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Taylors Fish n’ Chips
* http://www.wickedweekends.com.au/areas/nsw/south_coast/narooma/taylors/seafood_cafe.htm * Phone: (02) 4476 2127 * 12B Riverside Drive * Narooma
New South Wales, Australia
Coming from landlocked Colorado I was pretty excited with my adventure to Australia, especially driving with a friend along the coast. Of course! what would the salty sea air, beautiful sand beaches, and exotic panoramas of Narooma cause a craving for within such a person? … Seafood! I have to say, while the first place we spied that was open later in the evening in this small village was “Taylors”. I was not disappointed. Fresh seafood, prawns, oysters, and fish n’ chips were offered and I went for their delicious seafood platter. Still not accustomed to the economy and pricing structure in Australia, it did seem a bit high priced to me at the time, and they had different prices for their “dining” area, so we took ours to go. But the food was delicious. They also offered raw oysters by the half or dozen. Delicious. Apparently they have a good waterfront patio worth the extra charge. Will definitely visit again someday when I’m in Narooma. Rating: 4 stars out of 5.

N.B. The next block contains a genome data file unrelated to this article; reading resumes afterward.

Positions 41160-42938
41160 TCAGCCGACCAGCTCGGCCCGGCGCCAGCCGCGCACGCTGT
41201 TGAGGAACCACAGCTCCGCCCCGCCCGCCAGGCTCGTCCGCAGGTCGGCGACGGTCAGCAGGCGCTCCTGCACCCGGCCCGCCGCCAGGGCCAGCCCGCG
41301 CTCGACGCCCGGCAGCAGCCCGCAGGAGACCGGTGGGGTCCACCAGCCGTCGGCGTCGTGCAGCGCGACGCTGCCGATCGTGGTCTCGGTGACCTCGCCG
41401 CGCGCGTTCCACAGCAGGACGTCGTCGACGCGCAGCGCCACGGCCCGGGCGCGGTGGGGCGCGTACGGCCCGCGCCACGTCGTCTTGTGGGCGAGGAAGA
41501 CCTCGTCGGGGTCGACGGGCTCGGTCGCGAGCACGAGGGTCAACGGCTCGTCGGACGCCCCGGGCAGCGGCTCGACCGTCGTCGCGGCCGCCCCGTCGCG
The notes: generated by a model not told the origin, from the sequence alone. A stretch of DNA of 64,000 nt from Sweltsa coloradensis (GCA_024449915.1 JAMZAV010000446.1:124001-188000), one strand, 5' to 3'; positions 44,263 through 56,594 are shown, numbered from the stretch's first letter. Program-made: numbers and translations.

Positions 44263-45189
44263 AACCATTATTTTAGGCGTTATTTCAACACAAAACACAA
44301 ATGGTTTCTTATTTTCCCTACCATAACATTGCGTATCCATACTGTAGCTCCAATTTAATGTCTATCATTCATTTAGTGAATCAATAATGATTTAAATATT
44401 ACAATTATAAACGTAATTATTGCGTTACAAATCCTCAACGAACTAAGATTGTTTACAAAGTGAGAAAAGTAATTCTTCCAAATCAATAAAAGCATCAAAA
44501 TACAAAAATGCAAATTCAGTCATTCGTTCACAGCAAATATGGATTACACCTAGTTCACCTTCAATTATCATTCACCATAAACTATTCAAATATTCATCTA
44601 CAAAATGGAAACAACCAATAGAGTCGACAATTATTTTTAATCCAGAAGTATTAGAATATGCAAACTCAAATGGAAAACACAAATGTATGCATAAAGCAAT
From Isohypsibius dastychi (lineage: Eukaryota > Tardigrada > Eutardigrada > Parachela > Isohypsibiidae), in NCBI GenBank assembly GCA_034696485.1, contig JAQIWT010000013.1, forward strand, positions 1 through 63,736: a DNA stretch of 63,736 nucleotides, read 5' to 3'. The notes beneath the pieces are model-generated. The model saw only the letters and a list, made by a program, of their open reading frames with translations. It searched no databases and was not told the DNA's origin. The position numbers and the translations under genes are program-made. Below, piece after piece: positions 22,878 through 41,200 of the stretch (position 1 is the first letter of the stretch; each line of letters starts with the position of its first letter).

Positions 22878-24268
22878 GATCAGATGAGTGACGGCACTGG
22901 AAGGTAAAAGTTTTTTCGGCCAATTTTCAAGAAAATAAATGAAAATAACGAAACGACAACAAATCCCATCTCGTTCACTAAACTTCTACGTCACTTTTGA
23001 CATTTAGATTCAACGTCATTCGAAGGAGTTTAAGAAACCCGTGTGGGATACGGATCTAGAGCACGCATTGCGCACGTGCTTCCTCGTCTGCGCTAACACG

By far, my most favorite place in Australia, Narooma is a panoramic sensation for the beach enthusiast. Think the historic Highway 101 Coastal Oregon route meets the Bahamas and you have “Narooma”. The Aborigine suitably called this area “Clear blue waters” and nothing more could be true. Crystal clear waters. A town of about 3,000 and a strip of geological wonders along the beach, this captures the contrast of earth and water perfectly. The rocks found near Narooma include the Narooma Chert that dates to Cambrian times. There are also underwater remains of a submarine volcano with pillow lava offshore. The Island known as “Montague Island”, now a National Park and Wildlife Refuge, is 8 kilometers offshore from Narooma and was one of the islands sighted by Captain Cook in 1770. The island has 8 known rainforests on it. The area brought white settlers for timber, gold, and fishing. It was declared a port in 1884, opened its first school in 1886, and its first post office in 1889, and originally was only accessed via the sea. By the 20th century, it became a major tourist destination and boomed in oyster farming. Then saw construction of the first major bridge to be constructed on the Princes Highway, improving access by road. In 1937, industry boomed again with a local cannery opening its doors to process tuna and salmon which eventually saw a drought of salmon causing the cannery to close its doors. Narooma was also home to the annual Great Southern Blues and Rockabilly Festival held in October until it moved to Batesman Bay in 2010. Rating 5 stars out of 5.